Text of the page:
This is a good response, though I think it is missing one fairly important point in the why git was created portion. Bitkeeper, the original VCS for linux, originally had extremely restrictive licensing, but was free (money) for open source projects. Then in 2005, changed the licensing to start charging open source projects too. Most developers in the project would be able to purchase the software, but due to a separate project being worked on by the OSDL (Linux foundation now) that infringed on the restrictive licensing made it so that anyone working for the OSDL (Linus Torvalds) couldn't use the software.
Linus, in his typical Linus-y way, flipped Bitmover a bird and built his own, git, "the stupid content tracker". Bitkeeper was distributed and had most of the features necessary, but was too restrictive.
The distinction between a different branches and repositories is what makes git so genius. There is none. Just because you call your local branch master and I call my local branch master doesn't mean we are both on the same branch. Rebases and merges work the same when performed against local branches and remote branches. The use of a cryptographic content addressed object store is what makes this work. Syncing is as simple as exchanging read only objects.
So, even though teams don't necessarily use many remotes, they do use loads of branches, which is why they need Git. There are at least n+1 branches where n is the number of people plus whatever feature, production, developmnent, etc. branches people create. On my team that means well over a thousand in the past six months. Some branches are long lived, some are short lived.
Github is just a convenient way to synchronize change. Most teams use it incorrectly by allowing multiple individuals to write to the same repository instead of cloning and creating pull requests.
There is still plenty of room for improvement. Git is not very usable for non experts. A lot of the complexity has to do with dealing with the many ways merges and rebases can fail to work as expected. One limitation here is that a merge commit typically has only two ancestors. Git actually allows for more than two but the porcelain just does not use this. There have been some alternatives where this is used to track changes from multiple branches.
Another area where Git is struggling is larger code bases. The linux kernel is not small but there are examples of big companies where git just isn't good enough for tracking everything they have in one repository. E.g. Google does this (not using git for that). So scale is an issue. Then even though git is distributed, it is not sharded. This imposes upper limits on what can be in a single git repository. The model has always been that you need the entire repository locally to be able to work with it. Wouldn't it be nice if you'd only need a subset of that to be able to work.IPFS copies some of the design for git and stores content addressed objects in a distributed FS. Wouldn't it be nice if somebody rebuilt git on top of that?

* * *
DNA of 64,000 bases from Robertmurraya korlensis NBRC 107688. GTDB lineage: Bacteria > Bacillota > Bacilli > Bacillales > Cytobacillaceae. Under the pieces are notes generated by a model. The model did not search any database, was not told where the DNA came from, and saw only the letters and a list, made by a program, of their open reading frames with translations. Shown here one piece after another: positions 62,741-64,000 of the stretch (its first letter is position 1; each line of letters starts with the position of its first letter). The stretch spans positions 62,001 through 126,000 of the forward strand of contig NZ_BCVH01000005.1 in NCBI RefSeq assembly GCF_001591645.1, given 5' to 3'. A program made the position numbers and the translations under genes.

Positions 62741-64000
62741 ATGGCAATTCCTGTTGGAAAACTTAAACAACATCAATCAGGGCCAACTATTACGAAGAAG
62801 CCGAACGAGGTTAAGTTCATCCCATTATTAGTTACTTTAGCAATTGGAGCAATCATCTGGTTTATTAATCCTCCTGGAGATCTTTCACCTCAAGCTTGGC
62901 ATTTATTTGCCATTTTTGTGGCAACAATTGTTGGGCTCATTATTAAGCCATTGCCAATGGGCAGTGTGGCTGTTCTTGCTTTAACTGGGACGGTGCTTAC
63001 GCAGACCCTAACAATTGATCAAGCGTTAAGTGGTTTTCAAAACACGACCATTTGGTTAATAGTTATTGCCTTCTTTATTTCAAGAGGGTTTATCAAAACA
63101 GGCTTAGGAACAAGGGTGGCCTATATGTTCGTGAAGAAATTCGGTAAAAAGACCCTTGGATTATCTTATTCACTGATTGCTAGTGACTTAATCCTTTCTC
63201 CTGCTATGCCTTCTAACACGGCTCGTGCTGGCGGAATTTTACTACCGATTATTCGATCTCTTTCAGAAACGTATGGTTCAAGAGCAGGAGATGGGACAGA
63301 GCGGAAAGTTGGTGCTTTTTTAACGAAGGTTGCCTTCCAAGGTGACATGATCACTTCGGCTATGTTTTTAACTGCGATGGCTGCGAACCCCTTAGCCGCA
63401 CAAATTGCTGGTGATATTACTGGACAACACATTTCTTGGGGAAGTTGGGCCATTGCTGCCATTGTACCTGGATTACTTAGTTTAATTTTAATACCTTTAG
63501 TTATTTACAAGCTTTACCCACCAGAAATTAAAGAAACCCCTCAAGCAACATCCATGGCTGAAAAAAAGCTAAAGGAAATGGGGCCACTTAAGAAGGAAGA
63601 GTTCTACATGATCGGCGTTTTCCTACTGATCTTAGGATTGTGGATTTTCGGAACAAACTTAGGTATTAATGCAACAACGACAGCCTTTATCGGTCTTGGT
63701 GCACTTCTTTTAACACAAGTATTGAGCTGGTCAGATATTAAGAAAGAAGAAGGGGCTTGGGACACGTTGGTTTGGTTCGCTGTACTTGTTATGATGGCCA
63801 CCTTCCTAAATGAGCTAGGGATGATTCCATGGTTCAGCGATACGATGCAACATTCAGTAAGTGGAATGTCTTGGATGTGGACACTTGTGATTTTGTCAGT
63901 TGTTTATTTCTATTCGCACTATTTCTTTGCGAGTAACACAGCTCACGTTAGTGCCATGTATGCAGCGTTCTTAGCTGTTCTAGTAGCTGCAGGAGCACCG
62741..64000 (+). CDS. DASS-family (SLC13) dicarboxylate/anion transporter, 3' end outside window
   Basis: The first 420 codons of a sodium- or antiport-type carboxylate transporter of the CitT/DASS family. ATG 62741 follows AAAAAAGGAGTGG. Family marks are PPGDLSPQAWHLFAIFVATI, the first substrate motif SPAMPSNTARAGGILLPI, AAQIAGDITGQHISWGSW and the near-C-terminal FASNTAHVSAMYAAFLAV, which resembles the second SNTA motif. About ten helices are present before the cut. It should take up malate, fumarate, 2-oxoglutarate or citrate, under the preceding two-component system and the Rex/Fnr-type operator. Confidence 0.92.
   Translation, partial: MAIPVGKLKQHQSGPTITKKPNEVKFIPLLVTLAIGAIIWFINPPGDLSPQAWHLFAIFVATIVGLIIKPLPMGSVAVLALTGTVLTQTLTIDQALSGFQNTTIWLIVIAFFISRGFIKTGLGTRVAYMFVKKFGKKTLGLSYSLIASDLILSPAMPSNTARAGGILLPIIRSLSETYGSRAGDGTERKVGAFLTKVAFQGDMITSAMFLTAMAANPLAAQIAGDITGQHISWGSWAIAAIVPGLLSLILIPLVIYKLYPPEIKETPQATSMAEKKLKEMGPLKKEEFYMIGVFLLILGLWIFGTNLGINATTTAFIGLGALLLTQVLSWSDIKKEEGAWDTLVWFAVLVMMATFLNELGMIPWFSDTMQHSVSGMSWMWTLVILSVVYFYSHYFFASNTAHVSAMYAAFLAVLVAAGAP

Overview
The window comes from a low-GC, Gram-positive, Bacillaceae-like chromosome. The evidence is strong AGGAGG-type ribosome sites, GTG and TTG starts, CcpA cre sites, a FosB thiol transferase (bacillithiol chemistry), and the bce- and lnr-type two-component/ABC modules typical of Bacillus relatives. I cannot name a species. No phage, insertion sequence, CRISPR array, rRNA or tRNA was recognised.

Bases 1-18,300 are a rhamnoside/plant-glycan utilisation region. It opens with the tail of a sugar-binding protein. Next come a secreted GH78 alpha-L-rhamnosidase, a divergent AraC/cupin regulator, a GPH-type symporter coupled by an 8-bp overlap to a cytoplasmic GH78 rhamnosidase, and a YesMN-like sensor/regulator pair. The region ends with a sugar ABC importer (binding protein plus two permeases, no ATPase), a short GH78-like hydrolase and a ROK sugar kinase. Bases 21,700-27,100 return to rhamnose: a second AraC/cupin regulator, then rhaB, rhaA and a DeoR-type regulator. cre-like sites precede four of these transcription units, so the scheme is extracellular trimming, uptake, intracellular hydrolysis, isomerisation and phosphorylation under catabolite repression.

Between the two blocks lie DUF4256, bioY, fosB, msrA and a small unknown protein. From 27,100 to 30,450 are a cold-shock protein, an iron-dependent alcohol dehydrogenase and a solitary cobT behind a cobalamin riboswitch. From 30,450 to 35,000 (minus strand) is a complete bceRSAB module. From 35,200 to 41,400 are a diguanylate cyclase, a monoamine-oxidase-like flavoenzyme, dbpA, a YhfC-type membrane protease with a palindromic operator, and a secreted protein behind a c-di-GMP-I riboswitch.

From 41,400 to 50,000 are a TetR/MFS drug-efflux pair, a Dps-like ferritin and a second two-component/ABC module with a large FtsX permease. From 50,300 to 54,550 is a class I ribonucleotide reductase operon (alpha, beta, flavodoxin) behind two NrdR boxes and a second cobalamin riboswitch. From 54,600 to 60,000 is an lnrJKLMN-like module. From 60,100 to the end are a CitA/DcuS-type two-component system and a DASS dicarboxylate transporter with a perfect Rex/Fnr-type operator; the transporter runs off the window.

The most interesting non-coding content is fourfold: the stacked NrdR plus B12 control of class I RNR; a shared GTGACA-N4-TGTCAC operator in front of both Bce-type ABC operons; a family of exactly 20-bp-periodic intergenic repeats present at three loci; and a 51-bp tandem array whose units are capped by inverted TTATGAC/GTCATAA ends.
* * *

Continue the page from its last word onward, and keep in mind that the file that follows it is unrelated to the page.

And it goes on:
So, there's plenty of room for improvement in the Git world.
This comment thread addressed the question more directly:
I think Git is simple enough to create tools over it (like Github) in order to extend it.
Example: Pull Requests aren't a feature of Git, but nobody would use a version control platform (Github, Gitlab, etc.) without that feature which was built upon Git branches.
So instead of doing Git again from the ground I think is better to just improve tools built upon Git, maybe simplify the flow to avoid messing it up.
That's reasonable. Git could be a bit like the assembly language for version control. Regardless of abstractions you build, it compiles to git for compatibility and leverage the immense work put into it.
I really like the analogy of git as the 'assembly language' for version control.
From a quantitative developer perspective (ML, AI, and data science), one of the biggest issues with managing version control with conventional repo platforms (GitHub, Bitbucket, etc) is that they track code properly, but not other mission-critical development properties that currently need to be managed manually (package/lang versions, model configuration).
While something could be built on top of one of these platforms to augment the features that already exist, we see going straight to git itself to be the best solution for building a more all-encompassing tracking system that works for developers in our domain.
Would love to hear more perspectives from people in the machine learning, data science, and artificial intelligence spaces, as my company Datmo, is building a CLI tool and web platform that tries to solve these issues!
It's worth questioning whether we can improve on any bit of software, but it's also exciting to marvel in the power and stability of some of the tools we work with. This discussion left me with a higher appreciation of git and I hope you enjoyed reading about it.